[0056] Specifically, the workpiece 20 enters via entrance load lock chamber 62. Lift pins, not shown, raise the workpiece above the carrier 18 and then deposit the workpiece onto the carrier. The carrier transfers the workpiece from the input load lock chamber 62, through the vacuum valve 64, and into the sputter deposition vacuum chamber 60.

[0057] The carrier then moves the workpiece below the first pair of indium tin oxide (ITO) targets 10, 12 which deposit a first layer of ITO film on the substrate. The carrier continues moving the substrate so that it passes below the second pair of ITO targets 10′, 12′, which deposit a second layer of ITO film on the substrate. As the carrier continues moving the substrate to the right, it passes below a MoCr or Cr target 70, which deposits a MoCr or Cr layer over the previously deposited ITO layers. Finally, the carrier transfers the workpiece from the sputter deposition vacuum chamber 60, through vacuum valve 66, and into the exit load lock chamber 68.

[0058] The tilted targets and shields of the present invention are used to deposit the ITO layers because ITO targets typically produce particles of organic contaminants, as explained earlier. However, a conventional horizontal target 66 without a shield can be used for depositing the MoCr or Cr layer, because MoCr and Cr targets are readily available with a high degree of purity that does not generate particles of contaminants.

[0059]FIG. 8 illustrates a second alternate embodiment of the invention which may be used with either or both of the previously discussed embodiments. In the embodiment of FIG. 8, magnetic flux lines 128 of perimeter magnets 124 spread radially outward, away from central axis C, toward and beyond perimeter P of target 10. This has the desired effect of better distributing the oval path of the circulating free electrons over the surface of target 10, increasing the magnetic flux density parallel to the surface of target 10, and increasing ion current. The result is improved utilization of target 10 and deposition chamber 60, as discussed below.

[0060]FIG. 9 details the magnetic flux 28 pattern occurring in the preferred embodiment (FIGS. 1-7), where perimeter magnets 24 are arrayed and magnetized normal to the surface of target 10. In the case of a static field, magnetic flux 28 emanates from perimeter magnets 24 substantially normal to the plane of target 10, and returns densest along a path also substantially normal to target 10 directly beneath interior magnets 22. Of course, in a dynamic field induced by electromagnets, the polarity oscillates, but the distribution remains substantially as depicted in FIG. 9. In either case, free electrons circulate within the resulting plasma region 29 formed adjacent the front surface of target 10 between interior magnets 22 and exterior magnets 24. Plasma region 29 occupies relatively little of the total surface area of target 10. The free electrons collide with gas ions venturing into this region, ionizing them. Once ionized, the gas ions are attracted to the front surface of target 10 where they collide with target material molecules. Though the gas ions are generally biased toward target 10 by the electric field from the voltage applied to target 10, they tend to intersect target 10 nearest the poles of inner magnets 22 and outer magnets 24, because magnetic flux 28 density is greatest in this region.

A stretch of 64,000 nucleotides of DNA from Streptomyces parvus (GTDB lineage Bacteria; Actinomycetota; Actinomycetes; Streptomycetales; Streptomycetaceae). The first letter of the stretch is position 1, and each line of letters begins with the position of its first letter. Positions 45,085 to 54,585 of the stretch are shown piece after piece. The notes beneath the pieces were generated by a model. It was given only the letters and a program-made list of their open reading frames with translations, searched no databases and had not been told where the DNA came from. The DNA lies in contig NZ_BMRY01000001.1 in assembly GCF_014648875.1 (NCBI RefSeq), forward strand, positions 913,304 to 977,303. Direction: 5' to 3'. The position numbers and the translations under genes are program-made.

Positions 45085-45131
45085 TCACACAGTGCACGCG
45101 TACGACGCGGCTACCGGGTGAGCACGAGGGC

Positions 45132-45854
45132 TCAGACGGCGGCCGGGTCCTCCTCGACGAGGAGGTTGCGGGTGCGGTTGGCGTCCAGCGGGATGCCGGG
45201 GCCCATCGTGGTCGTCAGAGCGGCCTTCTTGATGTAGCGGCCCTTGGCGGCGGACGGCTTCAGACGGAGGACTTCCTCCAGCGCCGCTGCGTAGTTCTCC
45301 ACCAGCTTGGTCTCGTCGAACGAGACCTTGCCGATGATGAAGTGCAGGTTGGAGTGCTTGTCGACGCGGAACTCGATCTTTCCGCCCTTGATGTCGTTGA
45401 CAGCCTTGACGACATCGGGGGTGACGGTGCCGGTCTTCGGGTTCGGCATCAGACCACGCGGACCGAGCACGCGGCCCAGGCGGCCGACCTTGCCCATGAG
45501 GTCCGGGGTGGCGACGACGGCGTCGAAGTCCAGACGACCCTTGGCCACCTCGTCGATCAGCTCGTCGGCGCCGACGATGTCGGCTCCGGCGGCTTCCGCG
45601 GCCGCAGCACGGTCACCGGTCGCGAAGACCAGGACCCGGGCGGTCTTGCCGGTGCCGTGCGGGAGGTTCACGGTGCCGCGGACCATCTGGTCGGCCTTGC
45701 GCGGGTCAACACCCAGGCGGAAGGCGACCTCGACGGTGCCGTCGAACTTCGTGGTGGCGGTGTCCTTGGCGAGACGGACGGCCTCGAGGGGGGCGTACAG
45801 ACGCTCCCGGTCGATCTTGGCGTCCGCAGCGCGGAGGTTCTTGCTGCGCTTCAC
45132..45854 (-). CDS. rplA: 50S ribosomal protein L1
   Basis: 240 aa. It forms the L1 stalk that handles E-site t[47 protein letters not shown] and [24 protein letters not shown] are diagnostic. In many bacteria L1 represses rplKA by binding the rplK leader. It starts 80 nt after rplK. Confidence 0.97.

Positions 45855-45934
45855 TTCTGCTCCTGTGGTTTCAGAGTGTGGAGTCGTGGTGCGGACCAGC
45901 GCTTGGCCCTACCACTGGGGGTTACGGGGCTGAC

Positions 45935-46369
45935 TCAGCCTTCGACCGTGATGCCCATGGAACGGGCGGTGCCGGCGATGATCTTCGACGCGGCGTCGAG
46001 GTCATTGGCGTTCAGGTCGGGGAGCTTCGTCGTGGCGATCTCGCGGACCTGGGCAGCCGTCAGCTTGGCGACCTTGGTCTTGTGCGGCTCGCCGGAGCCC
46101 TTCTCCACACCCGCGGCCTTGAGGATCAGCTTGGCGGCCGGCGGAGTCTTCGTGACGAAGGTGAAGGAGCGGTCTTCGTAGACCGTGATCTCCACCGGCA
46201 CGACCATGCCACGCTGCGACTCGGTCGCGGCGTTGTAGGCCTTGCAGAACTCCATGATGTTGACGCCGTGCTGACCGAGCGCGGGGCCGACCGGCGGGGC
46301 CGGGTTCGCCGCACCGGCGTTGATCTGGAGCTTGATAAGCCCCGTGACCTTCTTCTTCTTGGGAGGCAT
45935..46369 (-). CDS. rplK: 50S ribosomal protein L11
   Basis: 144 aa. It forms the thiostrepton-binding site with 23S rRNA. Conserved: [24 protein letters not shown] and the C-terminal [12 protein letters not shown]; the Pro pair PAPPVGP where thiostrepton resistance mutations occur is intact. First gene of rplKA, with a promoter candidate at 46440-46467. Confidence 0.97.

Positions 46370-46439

[0061]FIG. 10 illustrates a sub-optimal effect on target 10 of this arrangement. Perimeter magnets 24 are oriented normal, or perpendicular, to target 10, as in FIG. 9. Flux 28 paralleling the surface of target 10 is minimal, and ion current low, allowing some gas ions to drift until they are swept toward target 10 in the region of the higher magnetic flux 28 nearer the poles of magnets 22, 24. Since flux 28 is densest nearest the magnet poles, gas ion bombardment of target 10 also maximizes in the same locality. This wears target 10 unevenly, deepening grooves 25, 27 where the gas ions intersect the surface of target 10.